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by Amarnath Kasibhatla Nanocad Lab University of California, Los Angeles 04/21/2010

What is DP? Characteristics of DP Formulation Examples Disadvantages of DP References

Dynamic Programming (DP) is a commonly used method of optimally solving complex problems by breaking them down into simpler problems.
Dynamic programming is both a mathematical optimization method and a computer programming method. It is applicable to both discrete and continuous domains. Richard Bellman pioneered the systematic study of dynamic programming in the 1950s. Popular problems/applications that use DP (not an exhaustive list):
Knapsack (0/1, integer) Shortest path on a DAG Matrix Chain multiplication problem Longest common subsequence VLSI CAD problems, e.g., Gate sizing, Placement, Routing etc. Queuing theory, Control theory, Bioinformatics, Information theory, Operations Research etc. Multiple-class Mean Value Analysis (MVA) etc.

DP is applicable to problems that exhibit the properties of overlapping subproblems which are only slightly smaller and optimal substructure. Optimal substructure ( Shortest path example) :
Lets say we need to find the shortest distance from node S to node D. Predecessors of D are B and C. To find the shortest path to D: dist(D) = dist(B) = dist(C) = dist(A) =

min{ dist(B)+1, dist(C)+3} dist(A) + 6 dist(S) + 2 min{ dist(S)+1, dist(C)+4}

If the shortest path involves to D involves the path from S to D has the node C, then the shortest path from S to C and shortest path from C to D are the optimal subsolutions of the actual problem.

Overlapping subproblems (Fibonacci series example) : A naive implementation of finding nth Fibonacci number is :
Function fib(n) if n =0 return 0 else if n =1 return 1 else return fib(n-1) + fib (n-2) Fibonacci series 0, 1, 1, 2, 3, 5, 8

But this involves repeated calculations for higher numbers it leads to exponential time!!! Eg. Fib(4) = fib(3) + fib(2), fib(3) = fib(2) + fib(1)

Bottom-up approach of DP: Memorize and use solutions of previously solved subproblems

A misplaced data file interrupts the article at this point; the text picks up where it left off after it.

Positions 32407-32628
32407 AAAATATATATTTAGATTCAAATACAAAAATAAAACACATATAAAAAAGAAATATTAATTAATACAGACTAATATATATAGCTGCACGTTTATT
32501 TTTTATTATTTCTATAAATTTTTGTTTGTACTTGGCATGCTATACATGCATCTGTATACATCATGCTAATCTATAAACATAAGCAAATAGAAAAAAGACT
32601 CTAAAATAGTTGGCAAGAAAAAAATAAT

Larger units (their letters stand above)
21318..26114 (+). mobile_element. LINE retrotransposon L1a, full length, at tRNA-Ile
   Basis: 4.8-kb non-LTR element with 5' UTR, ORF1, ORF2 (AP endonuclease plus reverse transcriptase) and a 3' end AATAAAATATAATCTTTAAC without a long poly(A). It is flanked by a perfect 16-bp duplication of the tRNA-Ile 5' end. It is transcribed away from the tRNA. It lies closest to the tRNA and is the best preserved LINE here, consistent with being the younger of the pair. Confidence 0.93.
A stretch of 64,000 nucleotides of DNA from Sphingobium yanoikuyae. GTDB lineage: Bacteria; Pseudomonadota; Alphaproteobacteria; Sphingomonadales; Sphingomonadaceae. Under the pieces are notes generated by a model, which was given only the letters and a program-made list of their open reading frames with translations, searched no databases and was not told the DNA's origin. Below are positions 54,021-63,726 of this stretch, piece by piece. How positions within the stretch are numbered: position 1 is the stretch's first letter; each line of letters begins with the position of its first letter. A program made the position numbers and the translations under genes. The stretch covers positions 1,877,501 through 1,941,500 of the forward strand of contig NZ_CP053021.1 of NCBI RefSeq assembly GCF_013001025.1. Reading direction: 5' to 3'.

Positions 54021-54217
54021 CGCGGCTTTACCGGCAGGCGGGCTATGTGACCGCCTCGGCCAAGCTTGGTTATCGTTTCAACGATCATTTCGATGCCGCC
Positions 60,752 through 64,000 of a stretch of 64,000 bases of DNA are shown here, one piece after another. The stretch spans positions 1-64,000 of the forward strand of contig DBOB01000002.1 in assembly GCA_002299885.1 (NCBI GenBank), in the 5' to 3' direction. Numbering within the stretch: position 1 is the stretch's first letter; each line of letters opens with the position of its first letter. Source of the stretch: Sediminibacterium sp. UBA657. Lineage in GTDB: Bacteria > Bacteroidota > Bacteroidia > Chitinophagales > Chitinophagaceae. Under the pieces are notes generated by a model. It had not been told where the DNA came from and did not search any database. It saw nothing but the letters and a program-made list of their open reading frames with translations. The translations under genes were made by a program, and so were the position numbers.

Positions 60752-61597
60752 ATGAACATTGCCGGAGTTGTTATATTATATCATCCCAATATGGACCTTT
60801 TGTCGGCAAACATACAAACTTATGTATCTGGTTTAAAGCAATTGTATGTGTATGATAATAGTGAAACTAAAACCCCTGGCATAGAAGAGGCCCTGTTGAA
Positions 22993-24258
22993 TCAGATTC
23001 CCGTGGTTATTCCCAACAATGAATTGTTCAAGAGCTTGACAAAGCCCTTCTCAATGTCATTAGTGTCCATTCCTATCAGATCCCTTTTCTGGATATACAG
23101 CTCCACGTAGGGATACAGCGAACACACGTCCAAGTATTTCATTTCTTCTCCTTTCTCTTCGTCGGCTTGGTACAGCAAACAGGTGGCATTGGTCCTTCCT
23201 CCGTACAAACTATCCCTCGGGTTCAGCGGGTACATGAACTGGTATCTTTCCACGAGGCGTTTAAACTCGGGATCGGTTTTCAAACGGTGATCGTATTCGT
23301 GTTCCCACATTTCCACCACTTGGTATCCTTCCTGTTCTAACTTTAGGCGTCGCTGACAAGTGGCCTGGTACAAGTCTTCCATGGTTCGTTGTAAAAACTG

Function fib(n) var previousFib := 0, currentFib := 1 if n =0 return 0 else if n = 1 return 1 repeat n-1 times var newFib := previousFib + currentFib previousFib := currentFib currentFib := newFib return currentFib

Example: fib(42) = fib(41) + fib(40)

O(n) is the time complexity and O(1) is space complexity, compared to exponential complexity of nave method.


Determine the optimal order of A x B x C x D An optimal multiplication order can reduce the computations by orders of magnitude.

General problem: A1 x A2 x A3 x x An

Subproblems : Ai x Ai+1 x Aj , 1<= I <= j <= n Define C(i,j) = minimum cost of multiplying Ai x Ai+1 x Aj Solve a subproblem by the splitting into two pieces Ai x x Ak , Ak+1 x x Aj for i<= k < j The cost of the subproblem is the cost of these two pieces and the cost of combining them C(i,k) + C(j,k) + mi-1*mk*mj For every subproblem we just need to find splitting point k such that

The pseudo code:

The complexity of O(n3). The optimal order is obtained by tracing back the values of k for each subproblem.


Mathematical Optimization 0/1 Knapsack problem. Given n objects and a knapsack. Item I weights wi > 0 Kgs and has value vi > 0. Knapsack has capacity of W Kgs. Goal: fill knapsack so as to maximize its total value. OPT(i,w) = max profit subset of items 1i with weight limit w

Pseudo Code to build the table:

This is a pseudo-polynomial time algorithm with complexity O(n*W)


Optimally gate sizing an inverter chain for a given timing constraint using DP.
E.g. problem: Minimize power for Dmax = 8

Simple enumeration will take O(kN) Time complexity in this case is O(k*B*N) for k gate sizes, delay budget of B and N number of inverters in the chain.

Curse of dimensionality Richard Bellman: Runtime is strongly dependent on the range of state variable ( example the weight capacity W of the knapsack), so we cannot guarantee bounds on the runtime. Problems involving fractional state variable values can lead exponential increase in the iterations (time complexity). The storage space (space complexity) is strongly dependent on the state variable and can also be . Is only applicable to problems with identified overlapping subproblems and optimal substructures. Many problems use using dynamic programming locally to solve the larger problem. Establishing/identifying the optimal substructure and the DP recursion is not a trivial task for large problems.

R. Bellman, Dynamic Programming. Dover Publications, N.Y, 1957. Bellman, R. and S. Dreyfus (1962) Applied Dynamic Programming Princeton University Press Princeton, New Jersey. Blackwell, D. (1962) Discrete Dynamic Programming. Annals of Mathematical Statistics 33, 719-726. Chow, C.S. and Tsitsiklis, J.N. (1989) The Complexity of Dynamic Programming. Journal of Complexity 5 466.488. Eric V. Denardo Dynamic programming: models and applications, 2003.